Simple transistor circuit help

Discussion in 'The Projects Forum' started by ScorpFire, Oct 23, 2009.

  1. ScorpFire

    Thread Starter Member

    Jun 4, 2009
    13
    0
    Hi im building a simple circuit that uses a Digital Output pin from a modem to turn on an LED.

    [​IMG]

    The modem output pin when high is 2 - 2.8v, when low 0.1 - 0.9v.

    The problem is even a LOW Signal turns on the Transistor. Is there any way i could make it such that only a high signal can turn on the transistor? Thanks in advance
     
  2. SgtWookie

    Expert

    Jul 17, 2007
    22,182
    1,728
    Try it more like this:

    [​IMG]

    I changed the configuration around so that the transistor would be saturated instead of an emitter follower.
    The addition of the 1N4004 diode keeps the transistor from turning on until the input voltage exceeds about 1.3v.

    R1 limits the current through the LED (Vf=2v) to 20mA.
    R2 limits the base current.
    R3 keeps some current flowing through D1 so that it's Vf stays in the desired range.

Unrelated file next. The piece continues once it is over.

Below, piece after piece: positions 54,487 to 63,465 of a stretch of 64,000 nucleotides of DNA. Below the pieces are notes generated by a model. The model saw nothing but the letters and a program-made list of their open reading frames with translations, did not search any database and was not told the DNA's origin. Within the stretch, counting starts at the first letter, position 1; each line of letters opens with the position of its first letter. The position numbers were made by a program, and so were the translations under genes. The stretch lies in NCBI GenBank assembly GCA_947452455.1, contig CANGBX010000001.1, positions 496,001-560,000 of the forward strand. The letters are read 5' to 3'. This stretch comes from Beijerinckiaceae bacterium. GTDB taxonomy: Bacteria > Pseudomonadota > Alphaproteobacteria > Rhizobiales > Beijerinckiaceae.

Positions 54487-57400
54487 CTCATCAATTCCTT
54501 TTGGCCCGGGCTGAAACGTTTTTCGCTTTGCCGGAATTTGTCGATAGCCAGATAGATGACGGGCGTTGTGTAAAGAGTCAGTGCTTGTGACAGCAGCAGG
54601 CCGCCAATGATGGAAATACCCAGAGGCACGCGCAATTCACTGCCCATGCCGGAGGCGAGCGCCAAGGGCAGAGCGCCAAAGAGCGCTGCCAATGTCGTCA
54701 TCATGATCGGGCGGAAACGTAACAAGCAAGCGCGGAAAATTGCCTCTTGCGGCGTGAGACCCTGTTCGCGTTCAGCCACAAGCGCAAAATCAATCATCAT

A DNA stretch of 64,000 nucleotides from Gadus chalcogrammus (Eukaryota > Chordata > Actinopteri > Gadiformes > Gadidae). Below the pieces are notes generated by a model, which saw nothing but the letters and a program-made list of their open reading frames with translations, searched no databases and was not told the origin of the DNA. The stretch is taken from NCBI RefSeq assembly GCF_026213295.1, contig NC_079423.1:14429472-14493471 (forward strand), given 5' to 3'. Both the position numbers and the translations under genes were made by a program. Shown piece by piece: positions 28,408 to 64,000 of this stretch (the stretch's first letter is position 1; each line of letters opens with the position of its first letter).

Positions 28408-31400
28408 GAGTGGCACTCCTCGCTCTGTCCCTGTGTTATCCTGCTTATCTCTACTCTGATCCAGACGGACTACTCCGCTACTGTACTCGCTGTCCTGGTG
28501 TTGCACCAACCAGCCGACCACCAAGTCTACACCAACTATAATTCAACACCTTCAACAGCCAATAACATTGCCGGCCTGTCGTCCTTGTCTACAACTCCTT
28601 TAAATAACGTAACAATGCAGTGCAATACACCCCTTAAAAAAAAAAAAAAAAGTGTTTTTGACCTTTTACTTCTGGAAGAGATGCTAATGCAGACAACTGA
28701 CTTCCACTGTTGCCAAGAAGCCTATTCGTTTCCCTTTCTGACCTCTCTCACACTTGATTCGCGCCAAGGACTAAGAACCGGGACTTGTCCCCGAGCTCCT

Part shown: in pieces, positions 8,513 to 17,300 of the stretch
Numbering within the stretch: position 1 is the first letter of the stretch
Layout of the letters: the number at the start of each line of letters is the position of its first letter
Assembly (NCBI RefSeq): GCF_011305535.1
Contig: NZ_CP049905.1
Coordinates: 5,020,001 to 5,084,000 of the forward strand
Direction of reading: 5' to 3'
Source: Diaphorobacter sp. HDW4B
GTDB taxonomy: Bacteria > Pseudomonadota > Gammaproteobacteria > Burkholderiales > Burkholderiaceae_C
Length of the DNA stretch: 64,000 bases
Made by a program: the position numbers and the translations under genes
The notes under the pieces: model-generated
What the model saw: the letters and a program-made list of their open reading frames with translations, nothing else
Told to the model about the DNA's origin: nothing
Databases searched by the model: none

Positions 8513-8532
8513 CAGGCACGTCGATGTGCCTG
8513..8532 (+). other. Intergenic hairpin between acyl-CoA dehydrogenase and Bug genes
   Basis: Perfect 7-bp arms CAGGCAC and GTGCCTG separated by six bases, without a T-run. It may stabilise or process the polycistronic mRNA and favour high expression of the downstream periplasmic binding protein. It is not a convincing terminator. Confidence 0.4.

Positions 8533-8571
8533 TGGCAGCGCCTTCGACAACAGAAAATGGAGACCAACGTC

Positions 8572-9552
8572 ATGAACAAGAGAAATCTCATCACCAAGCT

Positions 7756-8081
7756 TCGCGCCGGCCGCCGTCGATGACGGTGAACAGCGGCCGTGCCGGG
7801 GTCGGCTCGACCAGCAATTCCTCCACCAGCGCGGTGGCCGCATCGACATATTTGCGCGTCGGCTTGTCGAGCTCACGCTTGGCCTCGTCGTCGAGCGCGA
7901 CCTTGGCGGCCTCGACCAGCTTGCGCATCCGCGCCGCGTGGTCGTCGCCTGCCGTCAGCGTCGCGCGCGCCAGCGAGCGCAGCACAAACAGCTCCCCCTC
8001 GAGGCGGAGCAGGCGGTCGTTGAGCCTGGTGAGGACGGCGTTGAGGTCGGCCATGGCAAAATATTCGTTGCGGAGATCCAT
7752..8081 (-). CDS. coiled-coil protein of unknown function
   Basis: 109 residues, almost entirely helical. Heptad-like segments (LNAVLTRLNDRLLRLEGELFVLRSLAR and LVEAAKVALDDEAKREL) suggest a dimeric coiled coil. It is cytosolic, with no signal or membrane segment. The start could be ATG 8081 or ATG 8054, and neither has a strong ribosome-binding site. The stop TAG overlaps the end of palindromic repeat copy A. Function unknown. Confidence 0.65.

3. ScorpFire

    Thread Starter Member

    Jun 4, 2009
    13
    0
    Both high and low outputs from the modem didnt turn on the LED...im guessing theres too much current going into the ground??
     
  4. flat5

    Active Member

    Nov 13, 2008
    403
    17
    Is the diode connected the right way?
    Have you tried a higher value for R3?
     
  5. CDRIVE

    Senior Member

    Jul 1, 2008
    2,223
    99
    If this Modem interfaces to RS232 then there is no need for a transistor Driver. RS232 is more than capable of driving a Led with a 470R to 1K limiting resistor. When RS232 was first introduced it had a typical voltage swing of -30V to +30V. Over the years this standard was lowered to -15V to +15V but RS232 will recognize much lower swings like -5V to +5V.
     
  6. ScorpFire

    Thread Starter Member

    Jun 4, 2009
    13
    0
    Nope its not RS232. Its a standard General Purpose Input Output 2v8 voltage level.

    Thanks for your suggestions will try ASAP.
     
  7. SgtWookie

    Expert

    Jul 17, 2007
    22,182
    1,728
    Looking again at the simulation of the circuit I posted, the transistor should be off if the input from the modem is less than 1.5v. Once the modem input reaches 1.95v, the LED should be near it's maximum brightness.

    Changing D2 to a 1N4148/1N914 diode and R3 to 2k will reduce the thresholds; below 1.36v the transistor will be off (D1 off) and above 1.7v the transistor will be on (D1 on).
     
    Last edited: Oct 28, 2009
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